By 2013, there will be 3 billion smartphones, and wireless LAN will be the preferred method of network connectivity, requiring wireless performance that is equal or superior to wired, HP says.

The company is addressing that with FlexNetwork and its new underpinnings: the A-series 10500 campus core switch, upgraded 5400zl and 8200zl switches, a new network management applications and a new intrusion prevention system (IPS).

The A10500 features 128 wire-speed 10 Gigabit Ethernet ports and 3 microsecond latency, which HP claims represents 270% higher density and 75% lower latency than Cisco's Catalyst 6500 campus core switch. For large campuses, four A10500 switches can be grouped together as a single virtual switch with 320 wire-speed 10G Ethernet ports.

The switch features up to 11Tbps of capacity and 1.9 billion packet/sec of performance.

The A10500 will support 100G Ethernet with the addition of new line cards, HP says. The company will demonstrate 40G Ethernet on the switch at Interop this week.

At the access layer of the FlexNetwork, HP refreshed its E5400 and E8200 switches, which the company claims deliver up to 90% lower latency and 600% higher throughput than Cisco's Catalyst 4500. The switches support up to 288 wire-speed Gigabit Ethernet ports per chassis, and less than 3 microsecond latency.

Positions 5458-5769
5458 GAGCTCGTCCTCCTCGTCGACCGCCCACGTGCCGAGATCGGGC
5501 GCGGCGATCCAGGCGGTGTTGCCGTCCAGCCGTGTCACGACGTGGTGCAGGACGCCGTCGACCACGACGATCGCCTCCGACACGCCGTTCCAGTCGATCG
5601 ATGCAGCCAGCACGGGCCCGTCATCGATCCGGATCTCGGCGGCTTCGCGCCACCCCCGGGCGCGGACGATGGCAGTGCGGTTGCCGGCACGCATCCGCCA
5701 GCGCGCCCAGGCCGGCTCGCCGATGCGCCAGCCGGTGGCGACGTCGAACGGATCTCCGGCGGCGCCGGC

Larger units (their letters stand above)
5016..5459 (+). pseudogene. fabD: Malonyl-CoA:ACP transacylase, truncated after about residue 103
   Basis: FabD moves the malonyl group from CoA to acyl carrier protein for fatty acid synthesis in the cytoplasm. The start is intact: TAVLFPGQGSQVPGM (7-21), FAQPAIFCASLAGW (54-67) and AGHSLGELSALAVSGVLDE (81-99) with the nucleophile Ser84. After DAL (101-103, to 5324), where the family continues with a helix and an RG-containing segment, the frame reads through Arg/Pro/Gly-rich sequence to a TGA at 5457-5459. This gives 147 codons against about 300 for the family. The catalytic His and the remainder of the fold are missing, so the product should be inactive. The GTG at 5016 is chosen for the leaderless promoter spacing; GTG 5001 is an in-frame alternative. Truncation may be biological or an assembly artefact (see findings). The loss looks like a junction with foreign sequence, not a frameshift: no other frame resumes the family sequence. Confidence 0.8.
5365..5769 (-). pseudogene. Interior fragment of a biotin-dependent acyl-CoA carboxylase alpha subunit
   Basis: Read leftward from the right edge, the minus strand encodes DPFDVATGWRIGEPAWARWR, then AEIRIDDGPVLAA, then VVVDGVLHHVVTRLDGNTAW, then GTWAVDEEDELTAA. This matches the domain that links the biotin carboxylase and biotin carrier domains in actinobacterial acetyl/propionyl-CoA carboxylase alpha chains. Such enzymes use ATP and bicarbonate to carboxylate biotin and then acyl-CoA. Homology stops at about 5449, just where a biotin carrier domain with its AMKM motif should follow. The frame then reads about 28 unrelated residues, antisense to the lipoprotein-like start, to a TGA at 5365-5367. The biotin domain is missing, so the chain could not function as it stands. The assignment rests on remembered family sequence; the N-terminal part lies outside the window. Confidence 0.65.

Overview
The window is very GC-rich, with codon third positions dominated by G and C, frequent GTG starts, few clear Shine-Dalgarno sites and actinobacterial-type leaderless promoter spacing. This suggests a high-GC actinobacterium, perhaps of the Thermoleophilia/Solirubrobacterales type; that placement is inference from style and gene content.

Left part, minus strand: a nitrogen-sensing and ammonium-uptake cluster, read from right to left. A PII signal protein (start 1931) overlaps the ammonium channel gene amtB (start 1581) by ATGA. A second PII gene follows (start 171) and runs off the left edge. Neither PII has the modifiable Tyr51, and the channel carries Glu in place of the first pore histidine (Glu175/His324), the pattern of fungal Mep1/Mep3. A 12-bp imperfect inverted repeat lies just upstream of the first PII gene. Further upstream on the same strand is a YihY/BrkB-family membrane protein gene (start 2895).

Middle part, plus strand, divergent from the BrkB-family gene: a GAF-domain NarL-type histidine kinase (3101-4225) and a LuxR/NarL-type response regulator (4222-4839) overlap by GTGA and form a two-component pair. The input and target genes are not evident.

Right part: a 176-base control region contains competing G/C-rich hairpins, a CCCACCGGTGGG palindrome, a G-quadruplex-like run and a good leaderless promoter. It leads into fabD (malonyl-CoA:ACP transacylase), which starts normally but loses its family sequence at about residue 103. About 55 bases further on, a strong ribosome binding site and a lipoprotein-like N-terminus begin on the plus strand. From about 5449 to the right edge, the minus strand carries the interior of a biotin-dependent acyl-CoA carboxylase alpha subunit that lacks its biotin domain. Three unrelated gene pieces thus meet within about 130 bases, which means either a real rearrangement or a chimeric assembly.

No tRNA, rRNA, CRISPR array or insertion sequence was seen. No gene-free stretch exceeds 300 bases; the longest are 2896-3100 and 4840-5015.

For FlexNetwork's wireless component, HP unveiled the E-MSM460 and E-MSM466 802.11n wireless access points. HP says these products deliver wire-like performance of 15 HD video streams per access point.

For management, HP unveiled Intelligent Management Center (IMC) 5, which is designed to manage, from a single console, the entire HP networking portfolio as well as more than 2,600 network devices from 35 vendors.

IMC version 5 discovers virtual machines, virtual switches and their relationship to the physical network, HP says. And an upcoming IMC version 5.1 will add synchronization of network connectivity with HP server blades. This will automate the process of creating a server profile, and aid in establishing "one button" cloud provisioning, HP says.

Securing FlexNetwork, meanwhile, requires the new HP TippingPoint IPS S6100N appliance. It's designed as a single security appliance for physical, virtual and cloud environments, providing up to 16Gbps of deep-packet inspection, a 60% increase over prior IPS offerings from HP.

The HP A10500 campus core switch is expected to ship in the second half of 2011 with a list price starting at $38,000. IMC 5.0 is planned to be available in June with a list price of $6,995. IMC 5.1 is expected to be available by the end of the year.

The TippingPoint S6100N appliance is available now at a list price of $209,995.

Read more about data center in Network World's Data Center section.

This story, "HP counters Cisco with new switches, architecture" was originally published by Network World.

Copyright © 2011 IDG Communications, Inc.